The 12 Days of Christmas
The 12 Days of Christmas are now most famous as a song about someone receiving lots of presents from their 'true love'. However, to get to the song there had to be the days to start with!
The 12 Days of Christmas start on Christmas Day and last until the evening of the 5th January - also known as Twelfth Night. The 12 Days have been celebrated in Europe since before the middle ages and were a time of celebration. Now sometimes the 12 days before Christmas are called the 12 Days of Christmas - but that's wrong! The time before Christmas is Advent. They were created in 567 at the Council of Tours as a way of bringing together the two dates which difference parts of the Christian church celebrated Christmas. The Western Church celebrated Christmas on 25th December and the Eastern Church celebrated it on 6th January - also known as Epiphany.
The 12 Days each traditionally celebrate a feast day for a saint and/or have different celebrations (these can be different between countries and regions, but common ones are below):
- Day 1 (25th December): Christmas Day - celebrating the Birth of Jesus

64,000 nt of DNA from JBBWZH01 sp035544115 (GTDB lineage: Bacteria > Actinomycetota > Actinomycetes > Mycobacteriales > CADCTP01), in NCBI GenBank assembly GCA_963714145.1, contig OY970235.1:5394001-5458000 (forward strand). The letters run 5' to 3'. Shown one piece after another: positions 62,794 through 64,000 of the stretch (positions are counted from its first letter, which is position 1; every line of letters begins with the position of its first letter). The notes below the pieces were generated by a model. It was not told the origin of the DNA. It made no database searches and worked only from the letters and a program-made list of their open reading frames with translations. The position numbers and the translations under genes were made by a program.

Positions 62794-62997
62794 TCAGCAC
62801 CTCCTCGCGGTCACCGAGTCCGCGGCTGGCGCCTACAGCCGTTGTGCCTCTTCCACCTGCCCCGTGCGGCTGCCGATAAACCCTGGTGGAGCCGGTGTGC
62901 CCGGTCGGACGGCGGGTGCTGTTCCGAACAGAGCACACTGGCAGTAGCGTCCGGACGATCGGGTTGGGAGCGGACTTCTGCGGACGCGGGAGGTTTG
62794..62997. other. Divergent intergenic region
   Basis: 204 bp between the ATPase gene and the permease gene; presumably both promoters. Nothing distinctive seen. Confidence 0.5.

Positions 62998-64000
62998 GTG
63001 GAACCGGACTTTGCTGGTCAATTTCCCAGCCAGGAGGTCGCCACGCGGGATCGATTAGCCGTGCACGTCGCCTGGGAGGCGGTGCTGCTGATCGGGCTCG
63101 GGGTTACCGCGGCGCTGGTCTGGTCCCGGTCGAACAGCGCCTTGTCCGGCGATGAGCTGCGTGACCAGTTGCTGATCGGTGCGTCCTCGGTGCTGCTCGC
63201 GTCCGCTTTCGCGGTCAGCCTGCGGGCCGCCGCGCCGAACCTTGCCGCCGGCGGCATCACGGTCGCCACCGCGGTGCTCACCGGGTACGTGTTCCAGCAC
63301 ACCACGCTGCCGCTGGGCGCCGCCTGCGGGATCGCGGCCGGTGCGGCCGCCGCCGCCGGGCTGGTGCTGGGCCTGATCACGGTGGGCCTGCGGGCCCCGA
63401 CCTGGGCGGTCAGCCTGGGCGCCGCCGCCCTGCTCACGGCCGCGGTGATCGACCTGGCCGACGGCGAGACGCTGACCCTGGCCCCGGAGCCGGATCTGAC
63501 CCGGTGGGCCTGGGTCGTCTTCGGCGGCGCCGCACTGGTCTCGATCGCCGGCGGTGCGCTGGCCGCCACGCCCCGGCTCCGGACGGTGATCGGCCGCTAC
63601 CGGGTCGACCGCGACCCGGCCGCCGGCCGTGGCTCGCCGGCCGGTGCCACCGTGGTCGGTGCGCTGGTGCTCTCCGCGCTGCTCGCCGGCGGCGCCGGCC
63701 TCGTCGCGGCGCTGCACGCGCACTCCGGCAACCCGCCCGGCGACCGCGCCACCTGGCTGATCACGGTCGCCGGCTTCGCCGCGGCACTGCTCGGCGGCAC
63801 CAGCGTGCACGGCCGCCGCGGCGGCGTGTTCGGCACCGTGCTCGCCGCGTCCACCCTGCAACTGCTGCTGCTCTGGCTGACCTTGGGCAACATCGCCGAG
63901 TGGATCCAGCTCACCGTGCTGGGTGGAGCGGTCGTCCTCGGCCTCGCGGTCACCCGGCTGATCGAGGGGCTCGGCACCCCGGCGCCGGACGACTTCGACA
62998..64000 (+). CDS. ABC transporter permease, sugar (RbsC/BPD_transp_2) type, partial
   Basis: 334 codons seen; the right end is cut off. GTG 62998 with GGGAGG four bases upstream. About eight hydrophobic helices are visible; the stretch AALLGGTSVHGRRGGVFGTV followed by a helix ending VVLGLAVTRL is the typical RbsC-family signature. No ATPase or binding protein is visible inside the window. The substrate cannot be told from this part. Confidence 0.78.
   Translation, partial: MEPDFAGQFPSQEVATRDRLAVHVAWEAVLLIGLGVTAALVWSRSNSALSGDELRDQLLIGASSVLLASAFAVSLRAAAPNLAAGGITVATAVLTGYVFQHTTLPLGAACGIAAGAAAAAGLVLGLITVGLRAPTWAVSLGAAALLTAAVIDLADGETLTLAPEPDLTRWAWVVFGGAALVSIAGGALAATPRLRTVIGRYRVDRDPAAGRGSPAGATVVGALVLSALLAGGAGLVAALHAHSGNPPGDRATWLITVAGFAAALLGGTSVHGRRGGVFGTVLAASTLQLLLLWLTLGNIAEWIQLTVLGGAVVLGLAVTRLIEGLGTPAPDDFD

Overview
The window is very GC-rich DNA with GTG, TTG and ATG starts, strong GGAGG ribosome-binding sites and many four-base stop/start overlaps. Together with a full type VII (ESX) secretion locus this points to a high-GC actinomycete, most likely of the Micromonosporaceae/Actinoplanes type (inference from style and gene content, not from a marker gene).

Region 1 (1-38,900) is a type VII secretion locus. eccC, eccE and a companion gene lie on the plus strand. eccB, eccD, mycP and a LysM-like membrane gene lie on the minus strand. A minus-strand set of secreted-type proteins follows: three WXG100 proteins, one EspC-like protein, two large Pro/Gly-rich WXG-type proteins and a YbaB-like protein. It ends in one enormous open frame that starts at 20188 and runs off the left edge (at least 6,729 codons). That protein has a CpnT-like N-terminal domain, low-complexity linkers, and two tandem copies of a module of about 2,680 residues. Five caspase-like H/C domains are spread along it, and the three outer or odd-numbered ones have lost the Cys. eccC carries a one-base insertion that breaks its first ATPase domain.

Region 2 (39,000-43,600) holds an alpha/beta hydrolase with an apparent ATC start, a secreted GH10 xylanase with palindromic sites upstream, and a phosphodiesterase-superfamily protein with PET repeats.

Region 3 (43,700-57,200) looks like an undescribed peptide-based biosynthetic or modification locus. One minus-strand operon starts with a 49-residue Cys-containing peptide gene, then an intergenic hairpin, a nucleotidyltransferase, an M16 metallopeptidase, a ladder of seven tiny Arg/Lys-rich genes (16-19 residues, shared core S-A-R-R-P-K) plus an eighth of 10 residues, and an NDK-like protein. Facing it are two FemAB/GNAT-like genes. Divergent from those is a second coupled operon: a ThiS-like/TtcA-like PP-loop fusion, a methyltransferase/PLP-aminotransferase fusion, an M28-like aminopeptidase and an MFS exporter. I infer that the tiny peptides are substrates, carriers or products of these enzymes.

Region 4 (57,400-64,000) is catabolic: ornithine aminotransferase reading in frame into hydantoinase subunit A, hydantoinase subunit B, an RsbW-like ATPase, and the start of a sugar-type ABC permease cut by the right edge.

- Day 2 (26th December also known as Boxing Day): St Stephen’s Day. He was the first Christian martyr (someone who dies for their faith). It's also the day when the Christmas Carol 'Good King Wenceslas' takes place.
- Day 3 (27th December): St John the Apostle (One of Jesus's Disciples and friends)
- Day 4 (28th December): The Feast of the Holy Innocents - when people remember the baby boys which King Herod killed when he was trying to find and kill the Baby Jesus.
- Day 5 (29th December): St Thomas Becket. He was Archbishop of Canterbury in the 12th century and was murdered on 29th December 1170 for challenging the King’s authority over the Church.
- Day 6 (30th December): St Egwin of Worcester.
- Day 7 (31st December): New Year's Eve (known as Hogmanay in Scotland). Pope Sylvester I is traditionally celebrated on this day. He was one of the earliest popes (in the 4th Century). In many central and eastern European countries (including Austria, Bosnia and Herzegovina, Croatia, Czechia, Germany, Hungary, Israel, Italy, Luxembourg, Poland, Slovakia, Switzerland and Slovenia) New Year's Eve is still sometimes called 'Silvester'. In the UK, New Year's Eve was a traditional day for ‘games’ and sporting competitions. Archery was a very popular sport and during the middle ages it was the law that it had to be practised by all men between ages 17-60 on Sunday after Church! This was so the King had lots of very good archers ready in case he need to go to war!
- Day 8 (1st January): 1st January - Mary, the Mother of Jesus
- Day 9 (2nd January): St. Basil the Great and St. Gregory Nazianzen, two important 4th century Christians.
- Day 10 (3rd January): Feast of the Holy Name of Jesus. This remembers when Jesus was officially 'named' in the Jewish Temple. It's celebrated by different churches on a wide number of different dates!
- Day 11 (4th January): St. Elizabeth Ann Seton, the first American saint, who lived in the 18th and 19th centuries.